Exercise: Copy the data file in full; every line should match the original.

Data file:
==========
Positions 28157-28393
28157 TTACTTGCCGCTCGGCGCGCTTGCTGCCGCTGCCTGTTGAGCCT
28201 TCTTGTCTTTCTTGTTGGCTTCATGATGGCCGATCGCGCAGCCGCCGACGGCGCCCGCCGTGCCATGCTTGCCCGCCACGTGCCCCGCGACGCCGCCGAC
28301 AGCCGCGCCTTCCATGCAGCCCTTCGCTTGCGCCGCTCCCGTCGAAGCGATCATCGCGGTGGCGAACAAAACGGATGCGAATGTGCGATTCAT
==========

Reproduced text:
Positions 28157-28393
28157 TTACTTGCCGCTCGGCGCGCTTGCTGCCGCTGCCTGTTGAGCCT
28201 TCTTGTCTTTCTTGTTGGCTTCATGATGGCCGATCGCGCAGCCGCCGACGGCGCCCGCCGTGCCATGCTTGCCCGCCACGTGCCCCGCGACGCCGCCGAC
28301 AGCCGCGCCTTCCATGCAGCCCTTCGCTTGCGCCGCTCCCGTCGAAGCGATCATCGCGGTGGCGAACAAAACGGATGCGAATGTGCGATTCAT